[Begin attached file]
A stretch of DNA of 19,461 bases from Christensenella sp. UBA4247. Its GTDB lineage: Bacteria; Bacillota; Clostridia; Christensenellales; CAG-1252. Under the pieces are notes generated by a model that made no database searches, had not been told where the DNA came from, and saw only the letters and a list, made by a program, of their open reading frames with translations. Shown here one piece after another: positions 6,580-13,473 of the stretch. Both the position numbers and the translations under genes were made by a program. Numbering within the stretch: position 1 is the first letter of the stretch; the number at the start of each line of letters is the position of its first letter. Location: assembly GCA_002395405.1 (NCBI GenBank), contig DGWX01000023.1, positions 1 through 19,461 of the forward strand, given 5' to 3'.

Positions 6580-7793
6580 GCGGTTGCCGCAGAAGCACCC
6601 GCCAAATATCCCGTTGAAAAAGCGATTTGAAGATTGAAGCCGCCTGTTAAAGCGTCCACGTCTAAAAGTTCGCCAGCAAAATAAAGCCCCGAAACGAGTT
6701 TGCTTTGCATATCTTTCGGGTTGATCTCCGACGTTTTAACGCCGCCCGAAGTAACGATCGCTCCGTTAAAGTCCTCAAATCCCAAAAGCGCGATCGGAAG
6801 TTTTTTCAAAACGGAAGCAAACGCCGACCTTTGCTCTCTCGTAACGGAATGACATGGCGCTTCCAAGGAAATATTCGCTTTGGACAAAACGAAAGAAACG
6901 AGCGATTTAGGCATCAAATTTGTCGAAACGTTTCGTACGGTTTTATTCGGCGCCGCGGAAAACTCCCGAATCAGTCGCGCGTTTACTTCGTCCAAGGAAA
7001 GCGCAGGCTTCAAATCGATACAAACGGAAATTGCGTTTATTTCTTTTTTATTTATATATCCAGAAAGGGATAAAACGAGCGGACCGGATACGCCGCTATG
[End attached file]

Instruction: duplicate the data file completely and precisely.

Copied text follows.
A stretch of DNA of 19,461 bases from Christensenella sp. UBA4247. Its GTDB lineage: Bacteria; Bacillota; Clostridia; Christensenellales; CAG-1252. Under the pieces are notes generated by a model that made no database searches, had not been told where the DNA came from, and saw only the letters and a list, made by a program, of their open reading frames with translations. Shown here one piece after another: positions 6,580-13,473 of the stretch. Both the position numbers and the translations under genes were made by a program. Numbering within the stretch: position 1 is the first letter of the stretch; the number at the start of each line of letters is the position of its first letter. Location: assembly GCA_002395405.1 (NCBI GenBank), contig DGWX01000023.1, positions 1 through 19,461 of the forward strand, given 5' to 3'.

Positions 6580-7793
6580 GCGGTTGCCGCAGAAGCACCC
6601 GCCAAATATCCCGTTGAAAAAGCGATTTGAAGATTGAAGCCGCCTGTTAAAGCGTCCACGTCTAAAAGTTCGCCAGCAAAATAAAGCCCCGAAACGAGTT
6701 TGCTTTGCATATCTTTCGGGTTGATCTCCGACGTTTTAACGCCGCCCGAAGTAACGATCGCTCCGTTAAAGTCCTCAAATCCCAAAAGCGCGATCGGAAG
6801 TTTTTTCAAAACGGAAGCAAACGCCGACCTTTGCTCTCTCGTAACGGAATGACATGGCGCTTCCAAGGAAATATTCGCTTTGGACAAAACGAAAGAAACG
6901 AGCGATTTAGGCATCAAATTTGTCGAAACGTTTCGTACGGTTTTATTCGGCGCCGCGGAAAACTCCCGAATCAGTCGCGCGTTTACTTCGTCCAAGGAAA
7001 GCGCAGGCTTCAAATCGATACAAACGGAAATTGCGTTTATTTCTTTTTTATTTATATATCCAGAAAGGGATAAAACGAGCGGACCGGATACGCCGCTATG